NEW YORK (GenomeWeb News) – Contract research firm Cellecta has reeled in a $1.8 million grant from the National Cancer Institute to discover and validate gene targets that may be involved in breast cancer.
The company will use the two-year Small Business Innovation Research funding to continue to develop and use shRNA gene suppressor libraries that it developed with Phase I funding for genome-wide screening and identification of genes that are necessary for cell growth and viability in a panel of isogenic mammary epithelial cells.
Cellecta believes that these genes are strong candidates for use in new therapeutics because suppressing them causes cancer cells to die.
The Mountain View, Calif.-based firm will partner on its efforts with a researcher at The Scripps Research Institute who developed the isogenic mammary cell panel, and any candidate drug targets developed will be further validated using mice models.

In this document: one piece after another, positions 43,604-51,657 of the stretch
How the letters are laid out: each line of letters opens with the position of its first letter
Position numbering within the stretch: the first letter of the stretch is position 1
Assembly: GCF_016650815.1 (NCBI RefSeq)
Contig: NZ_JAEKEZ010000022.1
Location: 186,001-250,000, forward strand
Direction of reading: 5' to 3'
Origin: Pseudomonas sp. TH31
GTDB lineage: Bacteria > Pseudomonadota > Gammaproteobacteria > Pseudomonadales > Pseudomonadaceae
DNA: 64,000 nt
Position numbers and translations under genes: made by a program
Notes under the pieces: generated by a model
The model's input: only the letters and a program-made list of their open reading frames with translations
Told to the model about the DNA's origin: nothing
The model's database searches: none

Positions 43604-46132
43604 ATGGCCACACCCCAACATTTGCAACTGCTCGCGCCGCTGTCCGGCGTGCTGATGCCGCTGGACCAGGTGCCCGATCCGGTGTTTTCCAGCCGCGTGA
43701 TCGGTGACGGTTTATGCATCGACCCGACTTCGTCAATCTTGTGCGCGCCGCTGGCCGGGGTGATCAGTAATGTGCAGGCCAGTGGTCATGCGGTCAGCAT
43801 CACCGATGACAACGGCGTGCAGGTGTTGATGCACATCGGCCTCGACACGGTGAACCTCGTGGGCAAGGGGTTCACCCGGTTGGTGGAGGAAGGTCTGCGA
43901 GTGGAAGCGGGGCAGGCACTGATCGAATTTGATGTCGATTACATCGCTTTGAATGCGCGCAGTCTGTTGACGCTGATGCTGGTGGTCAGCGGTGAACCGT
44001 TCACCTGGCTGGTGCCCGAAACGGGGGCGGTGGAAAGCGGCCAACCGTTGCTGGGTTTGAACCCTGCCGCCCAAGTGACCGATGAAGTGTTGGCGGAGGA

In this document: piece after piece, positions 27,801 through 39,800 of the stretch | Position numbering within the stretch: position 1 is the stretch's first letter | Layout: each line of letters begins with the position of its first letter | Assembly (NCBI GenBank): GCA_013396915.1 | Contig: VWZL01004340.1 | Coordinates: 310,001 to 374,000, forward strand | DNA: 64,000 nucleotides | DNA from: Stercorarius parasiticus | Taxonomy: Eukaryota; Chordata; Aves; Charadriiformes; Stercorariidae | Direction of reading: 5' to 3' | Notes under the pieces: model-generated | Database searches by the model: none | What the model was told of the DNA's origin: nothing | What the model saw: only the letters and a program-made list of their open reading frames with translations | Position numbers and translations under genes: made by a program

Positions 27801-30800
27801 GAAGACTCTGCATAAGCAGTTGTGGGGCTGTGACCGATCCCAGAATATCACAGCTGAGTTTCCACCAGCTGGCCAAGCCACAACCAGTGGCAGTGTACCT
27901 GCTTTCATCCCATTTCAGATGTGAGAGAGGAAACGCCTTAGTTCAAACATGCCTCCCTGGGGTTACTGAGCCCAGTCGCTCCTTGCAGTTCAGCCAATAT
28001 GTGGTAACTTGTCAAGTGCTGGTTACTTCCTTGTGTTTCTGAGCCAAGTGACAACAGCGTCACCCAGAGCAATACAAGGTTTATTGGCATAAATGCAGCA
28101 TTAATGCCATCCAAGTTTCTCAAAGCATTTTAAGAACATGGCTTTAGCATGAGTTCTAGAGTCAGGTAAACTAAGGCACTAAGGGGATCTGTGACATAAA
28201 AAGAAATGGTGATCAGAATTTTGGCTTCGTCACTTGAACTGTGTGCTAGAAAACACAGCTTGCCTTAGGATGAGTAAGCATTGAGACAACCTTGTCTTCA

"Cellecta was established expressly for the purposes of advancing drug discovery through studies and collaborations such as this one, and we are thrilled to apply our uniquely designed lentiviral-based pooled shRNA libraries for large-scale screening to pursue new cancer therapeutics," Cellecta President and CEO Alex Chenchik said in a statement.
The company offers shRNA library screening and analysis by high-throughput sequencing, pooled lentiviral shRNA libraries, and stable reporter, overexpression, or knockdown cell lines.